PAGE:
The aim for this book is to be a quick read.  Less than an hour.  If I can, less than half an hour.  I’m not worried about filler, just the basics.  I’ll include a list of resources at the back of the book that will allow anyone who wants more than the basics to keep learning.

I’ve been working on it for about 6 hours now.  Taking a break to give myself a little time to get refocused.  I’ve made a lot of progress.  Since it’s not designed to be long I’d guess I’ll be done writing by the end of the weekend.  Then I’ll need to edit it so the content is sharp.  Along with that I need to design a book cover.  I think I’ll go the easy route with that by just using the same image for the front and back of the book.  I’ll be creating it only as a Kindle book so I don’t think having a separate image for each makes the same sense as it would if it were a physical copy.

I’m finding that there’s a lot more to it then I imagined.  It isn’t as easy as just opening a word processor and banging out a book.  Logical progression is an issue as well as getting it into a format that Kindle can use.  Thankfully Amazon made researching all that and getting the tools necessary to do it really simple.  I didn’t even know this before today but they even have a free program to alow you to see what the book will look like on a Kindle simulator on your computer.  Having read a few Kindle books where I wondered why they formatting was so awkward, this just made it all the more odd. Why wouldn’t you use the simulator to know how it’ll turn out before you ever upload it to Amazon?  Maybe they did and it just turned out wonky anyway.  Guess we’ll see how mine goes.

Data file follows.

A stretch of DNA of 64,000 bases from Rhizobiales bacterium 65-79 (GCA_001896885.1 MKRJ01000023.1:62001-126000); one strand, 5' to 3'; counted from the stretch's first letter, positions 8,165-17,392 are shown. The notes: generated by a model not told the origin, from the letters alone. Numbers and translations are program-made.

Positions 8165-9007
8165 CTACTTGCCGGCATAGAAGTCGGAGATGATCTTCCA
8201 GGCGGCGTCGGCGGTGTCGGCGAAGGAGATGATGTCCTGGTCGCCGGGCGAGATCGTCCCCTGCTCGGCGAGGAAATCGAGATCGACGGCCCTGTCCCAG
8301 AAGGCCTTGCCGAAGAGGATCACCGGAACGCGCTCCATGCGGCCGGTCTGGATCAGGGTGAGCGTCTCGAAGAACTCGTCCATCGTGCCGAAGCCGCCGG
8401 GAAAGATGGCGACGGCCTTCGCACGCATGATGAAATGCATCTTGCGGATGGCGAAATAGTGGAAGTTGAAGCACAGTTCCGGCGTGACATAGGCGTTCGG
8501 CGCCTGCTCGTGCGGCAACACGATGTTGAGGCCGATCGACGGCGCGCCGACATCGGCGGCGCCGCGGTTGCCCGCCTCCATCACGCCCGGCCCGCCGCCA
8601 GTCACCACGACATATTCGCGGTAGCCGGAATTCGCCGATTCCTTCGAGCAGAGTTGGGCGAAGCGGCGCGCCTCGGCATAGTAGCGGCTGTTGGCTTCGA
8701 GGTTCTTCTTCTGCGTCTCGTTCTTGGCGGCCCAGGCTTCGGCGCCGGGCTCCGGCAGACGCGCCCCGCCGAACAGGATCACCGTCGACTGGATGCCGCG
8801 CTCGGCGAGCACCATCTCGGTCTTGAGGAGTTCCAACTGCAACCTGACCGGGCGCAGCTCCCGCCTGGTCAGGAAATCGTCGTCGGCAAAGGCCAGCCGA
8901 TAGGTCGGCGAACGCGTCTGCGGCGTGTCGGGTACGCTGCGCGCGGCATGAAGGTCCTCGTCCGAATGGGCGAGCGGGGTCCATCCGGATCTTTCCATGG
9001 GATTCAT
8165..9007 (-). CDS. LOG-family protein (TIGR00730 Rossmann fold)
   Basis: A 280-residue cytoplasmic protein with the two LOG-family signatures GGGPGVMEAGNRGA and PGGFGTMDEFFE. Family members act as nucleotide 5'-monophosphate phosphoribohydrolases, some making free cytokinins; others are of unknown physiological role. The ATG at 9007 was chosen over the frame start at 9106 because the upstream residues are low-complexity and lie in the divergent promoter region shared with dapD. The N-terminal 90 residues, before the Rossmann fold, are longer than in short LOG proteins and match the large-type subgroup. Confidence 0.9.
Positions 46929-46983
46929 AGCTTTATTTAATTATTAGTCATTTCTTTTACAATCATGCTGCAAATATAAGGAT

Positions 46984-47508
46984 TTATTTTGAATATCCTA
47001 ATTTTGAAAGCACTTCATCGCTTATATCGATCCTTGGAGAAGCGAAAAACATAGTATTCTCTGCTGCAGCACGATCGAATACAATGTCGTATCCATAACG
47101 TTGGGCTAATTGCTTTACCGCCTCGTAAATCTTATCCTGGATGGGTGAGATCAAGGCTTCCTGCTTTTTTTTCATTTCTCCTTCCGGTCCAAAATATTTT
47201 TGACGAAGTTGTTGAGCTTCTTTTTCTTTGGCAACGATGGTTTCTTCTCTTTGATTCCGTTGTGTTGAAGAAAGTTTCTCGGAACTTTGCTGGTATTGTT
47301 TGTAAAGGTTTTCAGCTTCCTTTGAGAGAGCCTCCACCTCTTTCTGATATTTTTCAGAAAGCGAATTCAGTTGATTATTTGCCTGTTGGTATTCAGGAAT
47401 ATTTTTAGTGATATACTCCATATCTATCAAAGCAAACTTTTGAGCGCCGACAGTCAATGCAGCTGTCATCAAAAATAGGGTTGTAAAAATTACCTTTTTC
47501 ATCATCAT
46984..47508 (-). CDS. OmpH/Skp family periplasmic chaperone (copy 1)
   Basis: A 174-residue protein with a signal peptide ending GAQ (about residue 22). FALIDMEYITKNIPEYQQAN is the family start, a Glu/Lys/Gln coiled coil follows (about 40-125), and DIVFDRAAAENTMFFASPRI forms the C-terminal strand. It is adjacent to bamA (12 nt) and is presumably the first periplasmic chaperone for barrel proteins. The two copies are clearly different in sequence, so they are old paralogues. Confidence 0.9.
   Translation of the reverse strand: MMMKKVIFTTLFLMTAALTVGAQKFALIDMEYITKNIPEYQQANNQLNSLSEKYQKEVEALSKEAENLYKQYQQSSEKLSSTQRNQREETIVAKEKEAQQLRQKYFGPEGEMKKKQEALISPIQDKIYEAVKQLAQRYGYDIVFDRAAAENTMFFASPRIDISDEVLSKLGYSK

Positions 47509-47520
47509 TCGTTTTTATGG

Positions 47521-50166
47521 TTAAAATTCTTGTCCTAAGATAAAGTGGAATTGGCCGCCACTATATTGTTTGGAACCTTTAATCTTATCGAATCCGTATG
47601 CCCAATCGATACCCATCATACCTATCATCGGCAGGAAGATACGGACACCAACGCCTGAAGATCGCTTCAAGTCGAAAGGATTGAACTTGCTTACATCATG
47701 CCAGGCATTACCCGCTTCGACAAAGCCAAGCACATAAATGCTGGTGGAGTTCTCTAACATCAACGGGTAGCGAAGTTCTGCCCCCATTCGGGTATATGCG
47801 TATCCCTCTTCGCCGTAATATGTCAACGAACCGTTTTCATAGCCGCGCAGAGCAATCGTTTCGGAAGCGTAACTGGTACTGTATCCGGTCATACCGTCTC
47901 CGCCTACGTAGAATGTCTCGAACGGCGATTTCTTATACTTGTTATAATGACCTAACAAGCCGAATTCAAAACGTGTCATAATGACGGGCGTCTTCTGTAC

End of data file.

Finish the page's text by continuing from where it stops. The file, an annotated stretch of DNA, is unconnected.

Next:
When I get it published I’ll leave a link on here for the book.  I haven’t fully decided yet but I think that I’ll be offering it as both a Kindle Unlimited title and for $0.99 if you want to buy and keep it.  Don’t see charging more than that considering how short the book will be.

Along with the book project I’m finally completing, I had another idea I started a while ago but never followed up on.  I like doing this blog, and will continue to do this blog, but I want to try to reach more people in other ways.  So I contemplated having a YouTube channel to track my progress as well.  I even got so far as creating the channel.  Just never made a video for it.  So that’s on the agenda now.

Like this blog, the channel will cover both The Ketogenic Diet/Lifestyle, my progress with it, and also how I’m working to be a better person on the inside.  I don’t have a lot of experience with video production so I’m sure it’s going to look a bit amateur at the beginning but I’m thinking it’ll grow in production value as I grow along with it.

When I get my first video posted I’ll add a link here for people to follow.  Mainly today I just wanted to get a post out where I stated I was doing these things because accountability.

I turned 48 yesterday and spent a little time thinking about what I’ve done with that time.  I’ve led a good life so far but when I thought about it, it’s really been the last year that I’ve been most proud of.  I’ve made a lot of improvements.  Lost a lot of weight, both in terms of body fat and bad habits.  But I still see a path ahead of me where I’ll get better still.  I don’t know how the book or the YouTube channel will turn out, but the best part is that in just doing them I’m already better because I’ve tried to be better.  Although I’m hoping the success isn’t just in the trying, of course.

That’s all for now.  Time to get back to the book.  Thanks for coming along on the journey so far and I hope you join me on these new journeys.  Take care.